Manchester Unity surfs insourcing, VoIP trends

The chief information officer (CIO) of health benefits provider Manchester Unity is riding the wave of two of the most prominent enterprise ICT trends in 2005 -- insourcing and Voice over Internet Protocol (VoIP). David Musgrave told ZDNet Australia today that the projects -- which included "buying back" a 60-seat call centre from a third-party outsourcer he declined to name, as well as a comprehensive network upgrade -- had left him in need of a holiday.

The chief information officer (CIO) of health benefits provider Manchester Unity is riding the wave of two of the most prominent enterprise ICT trends in 2005 -- insourcing and Voice over Internet Protocol (VoIP).

David Musgrave told ZDNet Australia today that the projects -- which included "buying back" a 60-seat call centre from a third-party outsourcer he declined to name, as well as a comprehensive network upgrade -- had left him in need of a holiday.

"We've had a huge year -- I want a break!" he said.

Musgrave said Manchester Unity had now integrated the call centre with its existing VoIP platform and developed a new Web front end for its customer relationship management system.

The CIO's projects are designed to revitalise information technology across the organisation, which boasts a health fund with 145,000 members, 400-plus residents in its retirement and aged care facilities and financial solutions for an additional 8,000 members.

"In health insurance, the real important thing is customer service," he said. "And it's a real complex customer service thing, it's not something where you can just have someone answering a question… you've got to sell the concept of security.

Musgrave's comments follow indications by the CIOs of both Coca-Cola Amatil and the Nine Network that high costs can be a problem when it comes to outsourcing ICT services.

"I maintain the view that insourcing remains a very competitive option that can lead to substantial savings when managed appropriately," said Nine's Keith Roscarel last month.

"That's my position as well," Musgrave said. "But it probably varies from situation to situation in terms of the magnitude of the cost."

Manchester Unity is also shifting its voice requirements from a traditional analogue solution -- provided by Alcatel -- to a VoIP alternative from the same vendor. The first 110 staff were shifted onto VoIP as the company moved head offices to the Forum West building in St Leonards earlier this year, but additional sites are planned in the new year.

The next phase of the rollout, he said, was to Manchester Unity's retirement and aged care facilities, which is scheduled for the first half of next year: "I was fairly certain VoIP was the way to go, because we knew we had to get a new PABX. And I thought, I'm not going to buy an analogue PABX, and I'm not going to buy a hybrid, I'm going to buy an all-out IP-enabled PABX," he said.

Musgrave said the installation of high-quality network hardware at the new premises also prompted the shift to VoIP functionality: "The other thing in our favour was that our network hardware at our old site was just crap… it was one of those networks that just got added to over years and years."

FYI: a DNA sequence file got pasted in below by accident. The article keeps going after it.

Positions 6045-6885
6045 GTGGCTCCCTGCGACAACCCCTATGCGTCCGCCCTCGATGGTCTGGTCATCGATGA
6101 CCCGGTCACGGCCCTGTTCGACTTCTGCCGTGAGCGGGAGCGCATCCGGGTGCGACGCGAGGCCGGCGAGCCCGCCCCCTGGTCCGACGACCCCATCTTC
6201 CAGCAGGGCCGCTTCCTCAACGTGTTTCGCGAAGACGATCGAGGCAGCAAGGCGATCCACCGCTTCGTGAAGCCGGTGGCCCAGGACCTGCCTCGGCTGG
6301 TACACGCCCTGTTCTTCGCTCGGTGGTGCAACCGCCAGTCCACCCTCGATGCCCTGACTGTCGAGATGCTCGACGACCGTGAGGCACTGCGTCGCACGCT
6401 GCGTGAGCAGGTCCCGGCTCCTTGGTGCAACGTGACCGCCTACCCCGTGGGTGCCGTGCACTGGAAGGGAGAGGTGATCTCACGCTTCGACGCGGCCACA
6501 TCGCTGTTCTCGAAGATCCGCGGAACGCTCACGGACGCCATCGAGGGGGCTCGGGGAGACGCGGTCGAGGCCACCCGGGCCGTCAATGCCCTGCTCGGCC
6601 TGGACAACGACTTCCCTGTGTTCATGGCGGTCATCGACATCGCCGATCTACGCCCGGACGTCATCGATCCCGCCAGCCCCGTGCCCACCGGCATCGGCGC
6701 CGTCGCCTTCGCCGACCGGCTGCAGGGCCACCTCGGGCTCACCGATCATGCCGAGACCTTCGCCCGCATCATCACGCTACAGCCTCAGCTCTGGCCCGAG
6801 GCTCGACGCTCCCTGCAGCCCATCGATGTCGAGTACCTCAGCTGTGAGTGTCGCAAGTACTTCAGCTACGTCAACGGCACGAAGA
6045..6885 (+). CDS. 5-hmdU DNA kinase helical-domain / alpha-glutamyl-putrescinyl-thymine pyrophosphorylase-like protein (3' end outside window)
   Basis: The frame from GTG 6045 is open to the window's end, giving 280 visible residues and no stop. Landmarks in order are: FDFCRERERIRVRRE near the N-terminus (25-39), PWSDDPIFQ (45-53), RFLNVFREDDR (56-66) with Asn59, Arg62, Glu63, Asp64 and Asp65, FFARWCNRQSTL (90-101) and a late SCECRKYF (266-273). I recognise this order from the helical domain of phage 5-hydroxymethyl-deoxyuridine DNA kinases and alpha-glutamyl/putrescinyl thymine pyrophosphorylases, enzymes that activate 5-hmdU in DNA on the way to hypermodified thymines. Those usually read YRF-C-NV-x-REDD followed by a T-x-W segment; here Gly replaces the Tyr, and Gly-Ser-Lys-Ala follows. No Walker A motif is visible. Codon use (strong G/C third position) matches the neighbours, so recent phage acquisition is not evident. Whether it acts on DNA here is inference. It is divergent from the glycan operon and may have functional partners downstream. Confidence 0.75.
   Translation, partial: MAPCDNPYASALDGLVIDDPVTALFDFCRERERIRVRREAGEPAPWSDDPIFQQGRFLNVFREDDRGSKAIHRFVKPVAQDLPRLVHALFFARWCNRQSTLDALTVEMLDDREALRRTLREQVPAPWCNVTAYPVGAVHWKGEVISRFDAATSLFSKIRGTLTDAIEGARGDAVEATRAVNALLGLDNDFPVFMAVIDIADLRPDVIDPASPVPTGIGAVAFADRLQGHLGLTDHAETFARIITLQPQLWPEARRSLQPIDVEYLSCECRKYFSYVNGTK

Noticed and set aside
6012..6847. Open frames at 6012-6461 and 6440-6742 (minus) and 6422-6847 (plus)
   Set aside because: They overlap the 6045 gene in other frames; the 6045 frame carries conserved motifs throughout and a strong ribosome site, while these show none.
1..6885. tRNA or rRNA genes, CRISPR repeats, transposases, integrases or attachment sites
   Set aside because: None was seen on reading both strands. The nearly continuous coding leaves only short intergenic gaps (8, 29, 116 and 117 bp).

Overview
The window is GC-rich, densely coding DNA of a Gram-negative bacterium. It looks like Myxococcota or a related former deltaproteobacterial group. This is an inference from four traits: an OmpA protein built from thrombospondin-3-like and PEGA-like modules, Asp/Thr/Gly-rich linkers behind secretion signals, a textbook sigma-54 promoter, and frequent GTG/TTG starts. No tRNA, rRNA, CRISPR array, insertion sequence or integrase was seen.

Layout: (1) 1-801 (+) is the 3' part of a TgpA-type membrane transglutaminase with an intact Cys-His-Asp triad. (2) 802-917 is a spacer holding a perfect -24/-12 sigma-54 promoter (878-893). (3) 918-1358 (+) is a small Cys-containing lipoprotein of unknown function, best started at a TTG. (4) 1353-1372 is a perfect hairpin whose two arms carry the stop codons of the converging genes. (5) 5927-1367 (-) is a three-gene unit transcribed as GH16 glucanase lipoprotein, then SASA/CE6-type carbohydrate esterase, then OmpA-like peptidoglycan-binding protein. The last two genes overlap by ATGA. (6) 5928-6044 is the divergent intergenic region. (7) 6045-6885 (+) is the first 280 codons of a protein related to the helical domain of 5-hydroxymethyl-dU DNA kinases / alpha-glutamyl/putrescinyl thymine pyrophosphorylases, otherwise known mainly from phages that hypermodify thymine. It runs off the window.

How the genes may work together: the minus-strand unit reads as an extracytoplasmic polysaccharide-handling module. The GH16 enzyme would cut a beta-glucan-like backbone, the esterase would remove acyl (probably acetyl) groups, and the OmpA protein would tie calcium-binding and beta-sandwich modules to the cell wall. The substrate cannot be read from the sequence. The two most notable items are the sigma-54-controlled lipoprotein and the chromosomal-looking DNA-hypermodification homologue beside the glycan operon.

"I looked at the prices, and there was no real difference. The handsets are a bit more expensive, but I mean we weren't bringing handsets with us either -- it was a real greenfields," he said.

Other contributing factors to the business case included potential cost benefits such as being able to distribute in-bound calls between internal company sites, although Musgrave noted he had not seen much in the way of savings yet.

"I guess I'm more concerned that we've laid a platform for future savings, when we start doing more rollout either across the WAN, or as the business grows with additional sites," he said.

Hawking their wares
Musgrave said the only VoIP hardware vendor he had seriously considered other than Alcatel was NEC.

"I felt that they [NEC] had the more flexible solution for true VoIP... but I think ultimately price let them down, and also the fact that distribution of calls across our Wide Area Network (WAN) was more of a nice-to-have, rather than a strong business driver," he said.

"I guess the advantage Alcatel had was being the incumbent provider with a good reputation, and I had a lot of confidence in them. NEC was slightly more expensive," said Musgrave.

Musgrave explained that other vendors lost out for various reasons: "Cisco was far too expensive… also the problem with Cisco was that integrating a call centre solution with it was going to be difficult".

"Siemens didn't really have a strong VoIP offering. They had a good traditional PABX, but I wasn't impressed with its capabilities… I wasn't interested in Avaya or Nortel -- I just didn't really consider them," said Musgrave.

He also briefly considered some of the "boutique" suppliers such as Zultys: "but I just thought they were too small, and I didn't know if they would be here in 10 years."

However, while Cisco missed out on supplying the VoIP gear, it won the deal to supply a new network infrastructure.

"We had some very compelling offers to go with Alcatel but I thought Cisco was the best solution… I did consider HP Procurve, because they were cheaper, but I really felt that Cisco had the maturity in the market. And I felt that it was the stronger solution for VoIP," said Musgrave.

Musgrave concluded that the only way to take VoIP straight to management was if the opportunity was laid out -- as in a greenfields case -- or if a company made a lot of internal calls between sites.

"If half of your spend on telephony is site to site, then going VoIP is a no-brainer," he added.

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